Dave Barry says:
In the early days, different brands of computers used different operating systems, which meant that people switching from one computer to another would have to learn a completely new set of instructions. This was obviously inefficient, so in the early 1980s, most major computer
manufacturers agreed to stop forcing people to learn a bunch of different operating systems, and instead adopt a single, uniform, standardized operating system so absurdly non-intuitive that nobody could learn it. This system was called MS-DOS.
The MS, of course, stood for Microsoft, the company that was started by the brilliant software genius Bill Gates. Gates is a very rich man today - Forbes Magazine estimates that he is worth more than the entire O. J. Simpson defence team combined - and do you want to know why? The answer is one word: versions.
To understand what I mean by versions, let's consider an analogy involving cars. Suppose you've purchased a new car, and you more...
1. Before you can open the cover of your new book, you must obtain a
book activation code by phoning Microsoft.
2. Only one person may ever read your book.
3. It's full of spelling mistakes and typos.
4. When you're reading your book, the words can mysteriously disappear.
5. Libraries, which are for sharing books, are illegal.
6. You must acknowledge you have read and understood the Book License
Agreement Hype (BLAH) before you can read your book.
7. Microsoft has the right to enter your premises to conduct book
inspections to make sure your book is being read in accordance with the
8. The Book Users' Group General Alliance (BUGGA) calculates that the
annual loss of revenues to Microsoft arising from BLAH violations in
2001 was $10.97 billion.
9. There are two versions of your book - the "Standard" and the "Pro"
versions. In the standard version, those pages containing the most
useful information more...
386: No, 486: Oops, Pentium: The only chip to consider if you're thinking of
buying a PC. Until Intel ramps up the 686.
640K: The salary the average Wall Street PC analyst pulls in each year.
Algorithm: A catchy 1930 song by George and Ira Gershwin.
Availability: Date when a dozen copies of the beta version will be hurriedly
shrink-wrapped for the benefit of the press and the investment community.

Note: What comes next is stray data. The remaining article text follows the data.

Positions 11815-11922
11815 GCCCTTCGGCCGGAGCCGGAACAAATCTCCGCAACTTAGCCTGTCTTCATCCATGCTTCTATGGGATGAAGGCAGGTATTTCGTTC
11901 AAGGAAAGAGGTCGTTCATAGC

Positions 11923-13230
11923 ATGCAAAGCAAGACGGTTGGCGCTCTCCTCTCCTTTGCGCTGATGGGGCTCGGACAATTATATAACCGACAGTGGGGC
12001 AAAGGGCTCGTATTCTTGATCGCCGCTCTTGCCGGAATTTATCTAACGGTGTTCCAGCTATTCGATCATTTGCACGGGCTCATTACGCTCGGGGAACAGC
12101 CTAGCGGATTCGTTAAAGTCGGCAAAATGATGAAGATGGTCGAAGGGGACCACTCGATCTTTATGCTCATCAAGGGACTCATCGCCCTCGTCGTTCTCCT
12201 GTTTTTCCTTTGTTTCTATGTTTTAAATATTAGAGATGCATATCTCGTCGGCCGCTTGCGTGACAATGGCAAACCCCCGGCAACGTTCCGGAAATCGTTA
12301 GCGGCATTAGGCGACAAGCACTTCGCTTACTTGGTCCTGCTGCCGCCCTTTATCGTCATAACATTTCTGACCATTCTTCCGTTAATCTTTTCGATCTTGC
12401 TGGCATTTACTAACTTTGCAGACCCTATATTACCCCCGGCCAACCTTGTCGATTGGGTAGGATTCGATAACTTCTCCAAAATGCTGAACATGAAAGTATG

Backup: The chore you were really, honestly, going to do the very next thing
before you switched drive letters and accidentally copied older, out-of-date
versions of you files over all your newer ones at 3 a.m.
Buffer: The only other job - involving a chamois at the car wash - for which
most computer store salespeople are qualified.
Bundled software: Free applications like home dentistry packages and Esperanto
spelling dictionaries that are thrown in with cheap clones so you think you're
getting real value for your money.
CD-ROM: A $30 more...
Are you UP for an UPgrade?
Last year a friend of mine upgraded GirlFriend 1.0 to Wife 1.0 and found that it's a memory hog leaving very little system resources for other applications.
He is only now noticing that Wife 1.0 also is spawning Child-Processes which are further consuming valuable resources. No mention of this particular phenomena was included in the product brochure or the documentation, though other users have informed him that this is to be expected due to the nature of the application. Not only that, Wife 1.0 installs itself such that it is always lauched at system initialization where it can monitor all other system activity. He's finding that some applications such as PokerNight 10.3, BeerBash 2.5, and PubNight 7.0 are no longer able to run in the system at all, crashing the system when selected (even though they always worked fine before). At installation, Wife 1.0 provides no option as to the installation of undesired Plug-Ins such as MotherInLaw 55.8 and more...
Dear Bob in Tech Support,
I'm currently running the latest version of GirlFriend and I've been having some problems lately. I've been running the same version of DrinkingBuddies 1.0 forever, as my primary application, and all the GirlFriend releases I've
tried have always conflicted with it.
I hear that DrinkingBuddies won't crash if GirlFriend is run in background mode and the sound is turned off, but I'm embarrassed to say I can't find the switch to turn the sound off. I just run them separately, and it works
okay. GirlFriend also seems to have a problem co-existing with my Leisure 3.1 and QuietTime programs, often trying to abort them with some sort of timing incompatibility.
I probably should have stayed with GirlFriend 1.0, but I thought I might see better performance from GirlFriend 2.0. After months of conflicts and other problems, I consulted a friend who has had experience with GirlFriend 2.0. He said I probably didn't have enough cache to run GirlFriend more...